There are about as many homeschooling styles and curriculum choices as there are homeschooling families. It can seem a bit overwhelming to a new homeschool mom, but I like that there is so much variety. Isn’t that part of why we choose homeschooling? We don’t want factory model, cookie cutter kids. Variety can be the spice of life.
Regardless of what method/curriculum you follow, I believe some things can and should be a part of your days of home education. There is one part of our day that is most special to me. It is not a pre-packaged curriculum, but rather something that has grown over the years. I find it to be the heartbeat of our home education and I wouldn’t forfeit it for anything. I am speaking of family studies. Some call it Morning Time or Morning Basket. Some even let it evolve from Circle Time when the kiddos are small. It doesn’t matter what you call it; I hope you implement it.
Our family studies are spread out over the course of the day. They anchor often to meal times because, let’s face it, when they are eating they are a bit of a captive audience! The breakfast table affords us our first taste of family studies. We review memory verses using www.simplycharlottemason.com scripture memory box system. We pray for missionaries or read about a people group in a book like Window on the World and pray for them. I then read from a read aloud book. Currently, we are reading our way through the Little House on the Prairie series. Yes, even my teens listen in and love it.
After breakfast and a switch of the laundry, we meet in the family room and this is the part of the day I’ll treasure always. This is what I’ll remember at 90 in the rocking chair. Everyone is comfy and relaxed. No cold whiteboard. No hard chairs all in a row. We bond over books! Usually this time consists of poetry- whether from one poet for a while or topically or seasonally. Then we read something from the history time period we are currently studying. Something everyone can enjoy. Once in a while we even watch an episode of Drive Thru History.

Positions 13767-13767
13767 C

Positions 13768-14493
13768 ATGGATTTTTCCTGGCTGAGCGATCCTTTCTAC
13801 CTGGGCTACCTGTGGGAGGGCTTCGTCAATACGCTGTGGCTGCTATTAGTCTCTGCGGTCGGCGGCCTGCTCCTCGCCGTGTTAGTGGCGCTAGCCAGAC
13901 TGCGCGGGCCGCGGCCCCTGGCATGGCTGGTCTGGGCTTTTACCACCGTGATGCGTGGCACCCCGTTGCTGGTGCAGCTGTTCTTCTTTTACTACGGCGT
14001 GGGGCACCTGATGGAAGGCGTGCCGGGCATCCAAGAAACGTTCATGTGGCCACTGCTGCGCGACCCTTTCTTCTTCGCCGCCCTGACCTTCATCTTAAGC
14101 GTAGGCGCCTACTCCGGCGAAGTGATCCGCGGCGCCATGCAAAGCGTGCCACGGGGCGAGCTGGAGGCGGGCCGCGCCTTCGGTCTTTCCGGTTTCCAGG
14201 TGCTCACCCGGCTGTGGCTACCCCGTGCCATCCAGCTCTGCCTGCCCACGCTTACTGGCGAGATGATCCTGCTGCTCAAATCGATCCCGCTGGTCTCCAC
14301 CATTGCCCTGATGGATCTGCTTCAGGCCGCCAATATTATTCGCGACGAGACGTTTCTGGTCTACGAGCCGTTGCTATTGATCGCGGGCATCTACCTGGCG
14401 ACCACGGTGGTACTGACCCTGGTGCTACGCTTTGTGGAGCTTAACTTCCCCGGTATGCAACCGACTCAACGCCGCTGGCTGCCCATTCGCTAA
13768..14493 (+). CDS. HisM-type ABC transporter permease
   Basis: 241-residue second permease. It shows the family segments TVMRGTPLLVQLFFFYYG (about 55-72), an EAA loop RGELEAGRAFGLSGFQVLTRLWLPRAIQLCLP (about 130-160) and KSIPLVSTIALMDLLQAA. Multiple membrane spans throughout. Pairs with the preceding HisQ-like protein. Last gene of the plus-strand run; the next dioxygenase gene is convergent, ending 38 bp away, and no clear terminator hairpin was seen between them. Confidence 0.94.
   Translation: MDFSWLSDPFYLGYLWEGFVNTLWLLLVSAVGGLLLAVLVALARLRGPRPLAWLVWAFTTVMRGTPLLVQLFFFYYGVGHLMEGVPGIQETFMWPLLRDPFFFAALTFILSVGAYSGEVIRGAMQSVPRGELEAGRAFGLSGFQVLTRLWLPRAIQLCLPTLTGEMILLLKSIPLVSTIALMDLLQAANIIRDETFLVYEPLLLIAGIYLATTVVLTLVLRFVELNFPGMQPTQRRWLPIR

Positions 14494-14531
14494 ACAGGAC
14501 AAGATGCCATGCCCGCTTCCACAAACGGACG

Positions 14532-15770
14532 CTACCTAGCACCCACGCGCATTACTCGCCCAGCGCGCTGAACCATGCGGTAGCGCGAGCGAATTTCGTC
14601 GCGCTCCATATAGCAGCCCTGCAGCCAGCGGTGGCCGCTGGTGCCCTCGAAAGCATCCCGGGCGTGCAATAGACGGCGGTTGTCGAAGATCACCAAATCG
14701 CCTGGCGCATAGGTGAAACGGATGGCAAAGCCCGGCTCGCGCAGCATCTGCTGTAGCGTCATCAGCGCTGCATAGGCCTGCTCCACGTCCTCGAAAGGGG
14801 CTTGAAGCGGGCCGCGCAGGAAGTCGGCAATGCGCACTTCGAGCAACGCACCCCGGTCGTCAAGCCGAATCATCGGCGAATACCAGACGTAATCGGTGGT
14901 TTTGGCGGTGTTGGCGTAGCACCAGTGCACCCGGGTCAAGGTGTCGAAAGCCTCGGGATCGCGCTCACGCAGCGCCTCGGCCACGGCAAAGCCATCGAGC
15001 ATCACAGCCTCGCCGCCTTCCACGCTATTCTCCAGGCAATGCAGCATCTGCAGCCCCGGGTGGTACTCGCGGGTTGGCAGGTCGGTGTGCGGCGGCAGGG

On Mondays we share a little piece of a narrative version of Shakespeare. Tuesdays are Plutarch if I am feeling adventurous. But not always. Wednesdays are composer study- a biography, a living book about the composer or even an episode for Classics for Kids. We often listen to this composer during the mornings on youtube or Spotify. Thursdays are artist study- a biography, a living book, looking at prints of the works, etc… Friday has been for a living geography book and map drills. It’s little bites taken consistently over a period of time. Not a huge long feast each day. All told, we spend about 30-35 minutes together this way each morning.
Of course this is all apt to change around each year or even in a given month, but that is the gist of our morning time together. I don’t follow a rigorous plan and we take our time. I look a www.amblesideonline.org for ideas for composers, artists, and poets, and Shakespeare and Plutarch. But I don’t follow their schedule religiously. This is for our family and we own it. It shouldn’t look the same for you. These are just suggestions via a glimpse into our way of doing it. Make it your own.
After this time together, we move on to the independent part of the day. This means the 3 R’s, foreign language, and other independent readings. The older ones only need me when they have a problem or need some direction, the youngest at 7, still sits with me to do the bulk of her independent work. Which, of course, I love.
I squeeze in a read aloud at lunch and one when we get to have tea time together- which ,sadly, has become rare as the kids get older and have more to do outside of home.
The youngest gets a read aloud all her own most nights before bed. Yes. It’s a lot of reading. But one could do much worse with one’s time than read! Scheduling the read alouds around meal time is a way to get it to happen. No real time has to be found for read alouds. It’s multitasking in a beautiful way.
If you are wondering how to fit in those beautiful extras, here is a way. I hope you’ll give it a try with your own twist and flair to it. Enjoy family studies in your home education. You will find it rich, rewarding, and bonding.